Media Releases

Media Releases

Technology Investment Roadmap signals core role for CCS in emissions reductions

21st May 2020

Location(s): Australia

Melbourne 21 May 2020 – The release of the Technology Investment Roadmap Discussion Paper was today welcomed by the Global CCS Institute as another positive step forward for the acceleration of new and emerging emission reduction technologies, including carbon capture and storage (CCS), in Australia.

“Today’s Discussion Paper release is an important development in Australia’s progression towards implementing a technology neutral emissions reduction policy”, said Brad Page, CEO of the international CCS think-tank.

“For too long policy makers in Australia have had a single-dimension view on emissions reduction policy that focuses solely on renewable electricity. While massively increased deployment of renewables is required, alone they cannot achieve the emission reductions necessary across the whole economy.

“CCS is a vital emissions abatement technology that is commercially available today and able to strengthen our economy and support jobs.

“The inclusion of carbon, capture use and storage in the Paper demonstrates the vital role of CCS in Australia’s climate policy future and our sustainable economic recovery from COVID-19”.

“As demonstrated by the IPCC, the IEA and others, the rapid deployment of large-scale CCS technologies is vital if we are to achieve net-zero emissions by mid-century and global climate change targets”.

Mr Page noted the technology was of particular importance for reducing emissions across hard to abate heavy industry, such as steel, fertiliser and cement manufacturing, that has very few other options to decarbonise.

“The Institute also welcomes the strategic and system-wide view to future investments in low emissions technologies enabled by this Roadmap.

“Achieving climate change targets requires a multifaceted emissions reduction strategy to decarbonise not only our energy sector but also transport, buildings, agriculture and – critically – hard to abate, emissions intensive industry that has very few alternative decarbonisation solutions.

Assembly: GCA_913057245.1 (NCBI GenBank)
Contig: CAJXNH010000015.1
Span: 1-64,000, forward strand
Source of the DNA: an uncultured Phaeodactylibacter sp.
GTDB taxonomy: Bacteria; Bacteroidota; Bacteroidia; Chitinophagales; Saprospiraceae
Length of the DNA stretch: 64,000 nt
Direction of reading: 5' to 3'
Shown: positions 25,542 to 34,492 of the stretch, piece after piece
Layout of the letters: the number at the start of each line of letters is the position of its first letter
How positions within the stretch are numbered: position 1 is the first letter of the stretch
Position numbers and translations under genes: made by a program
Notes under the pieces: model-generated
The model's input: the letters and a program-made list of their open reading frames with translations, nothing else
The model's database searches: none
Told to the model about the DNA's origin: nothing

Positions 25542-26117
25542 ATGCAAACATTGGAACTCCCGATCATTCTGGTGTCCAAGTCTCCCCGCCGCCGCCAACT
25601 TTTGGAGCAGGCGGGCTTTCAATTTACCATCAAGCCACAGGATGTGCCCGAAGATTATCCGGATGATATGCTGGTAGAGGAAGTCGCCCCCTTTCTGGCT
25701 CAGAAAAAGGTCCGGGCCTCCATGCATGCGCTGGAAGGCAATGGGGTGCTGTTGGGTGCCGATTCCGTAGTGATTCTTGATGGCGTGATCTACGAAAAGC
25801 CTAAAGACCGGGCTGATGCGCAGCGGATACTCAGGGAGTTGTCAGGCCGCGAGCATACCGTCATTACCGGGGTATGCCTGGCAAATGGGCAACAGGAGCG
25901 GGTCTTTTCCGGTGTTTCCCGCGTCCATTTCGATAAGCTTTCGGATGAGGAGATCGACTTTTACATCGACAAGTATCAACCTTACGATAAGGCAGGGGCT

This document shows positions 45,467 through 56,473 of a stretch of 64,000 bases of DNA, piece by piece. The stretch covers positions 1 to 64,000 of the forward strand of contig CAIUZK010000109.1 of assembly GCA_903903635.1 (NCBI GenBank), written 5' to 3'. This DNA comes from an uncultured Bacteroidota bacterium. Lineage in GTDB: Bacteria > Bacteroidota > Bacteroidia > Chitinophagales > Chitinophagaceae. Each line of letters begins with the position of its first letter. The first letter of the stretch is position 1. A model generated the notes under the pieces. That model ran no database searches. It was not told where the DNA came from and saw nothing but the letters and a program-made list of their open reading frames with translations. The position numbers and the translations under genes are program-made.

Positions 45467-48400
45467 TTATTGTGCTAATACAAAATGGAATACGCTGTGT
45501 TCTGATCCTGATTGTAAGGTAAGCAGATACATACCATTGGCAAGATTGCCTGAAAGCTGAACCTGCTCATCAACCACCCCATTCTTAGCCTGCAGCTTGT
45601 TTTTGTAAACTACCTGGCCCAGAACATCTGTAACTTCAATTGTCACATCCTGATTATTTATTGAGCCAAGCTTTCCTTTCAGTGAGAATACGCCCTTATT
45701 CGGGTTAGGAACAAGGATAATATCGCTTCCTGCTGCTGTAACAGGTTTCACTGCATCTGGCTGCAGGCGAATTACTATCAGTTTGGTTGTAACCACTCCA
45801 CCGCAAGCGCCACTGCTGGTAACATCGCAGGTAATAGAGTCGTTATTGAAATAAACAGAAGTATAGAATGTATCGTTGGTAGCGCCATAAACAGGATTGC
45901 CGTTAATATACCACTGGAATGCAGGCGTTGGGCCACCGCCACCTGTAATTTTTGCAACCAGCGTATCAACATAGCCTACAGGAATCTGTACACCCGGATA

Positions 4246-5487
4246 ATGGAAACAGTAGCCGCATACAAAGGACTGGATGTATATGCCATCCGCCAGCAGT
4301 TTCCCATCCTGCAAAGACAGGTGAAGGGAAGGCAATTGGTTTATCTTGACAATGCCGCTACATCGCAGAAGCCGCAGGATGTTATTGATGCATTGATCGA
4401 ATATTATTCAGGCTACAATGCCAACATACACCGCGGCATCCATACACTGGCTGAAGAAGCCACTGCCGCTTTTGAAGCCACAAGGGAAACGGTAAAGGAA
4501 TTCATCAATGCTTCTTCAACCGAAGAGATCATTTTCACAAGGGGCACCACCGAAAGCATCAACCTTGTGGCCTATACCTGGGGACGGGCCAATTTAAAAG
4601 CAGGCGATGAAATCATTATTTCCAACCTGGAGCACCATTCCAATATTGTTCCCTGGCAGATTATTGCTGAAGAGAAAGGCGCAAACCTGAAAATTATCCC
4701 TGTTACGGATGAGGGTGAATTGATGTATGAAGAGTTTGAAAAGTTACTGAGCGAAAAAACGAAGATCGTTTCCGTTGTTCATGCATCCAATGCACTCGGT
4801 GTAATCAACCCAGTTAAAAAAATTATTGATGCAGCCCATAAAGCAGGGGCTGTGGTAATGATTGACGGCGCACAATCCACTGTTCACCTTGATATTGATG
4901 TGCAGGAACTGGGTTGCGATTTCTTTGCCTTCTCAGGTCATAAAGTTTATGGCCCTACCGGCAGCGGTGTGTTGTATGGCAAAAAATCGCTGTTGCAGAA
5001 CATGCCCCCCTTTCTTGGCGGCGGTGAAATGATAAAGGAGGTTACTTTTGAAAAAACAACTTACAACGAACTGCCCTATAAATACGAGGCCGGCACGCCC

Mr Page said creating market signals for CCS, stimulating investment and ultimately increasing deployment of the technology in Australia also provides the opportunity to transition to net zero emissions and secure a clean energy future, whilst unlocking new clean energy options, and sustaining local communities reliant on extractive industries.

Alongside CCS, the Technology Roadmap Discussion Paper signaled the Government sees enormous potential in the development of hydrogen, soil carbon sequestration, biofuels, resources and energy exports technologies.

CCS is a proven versatile technology that reduces emissions from industry, power generation and hydrogen production and enables negative emissions through bioenergy with CCS and direct air capture. Globally, there are now 19 large-scale CCS facilities capturing an estimated 40 million tonnes of CO2 every year. An additional 32 facilities are at various stages of planning and development. Australia is the home to the world’s largest geological storage facility – the Gorgon project.


Lucy Temple-Smith (Melbourne): +61 466 982 068

Guloren Turan (London) +44 02036911765

Lee Beck (Washington DC): +1 202-677-9053


About the Global CCS Institute: The Global CCS Institute is an international think tank whose mission is to accelerate the deployment of carbon capture and storage (CCS), a vital technology to tackle climate change. Working with and on behalf of our Members, we drive the adoption of CCS as quickly and cost effectively as possible; sharing expertise, building capacity and providing advice and support so CCS can play its part in reducing greenhouse gas emissions.

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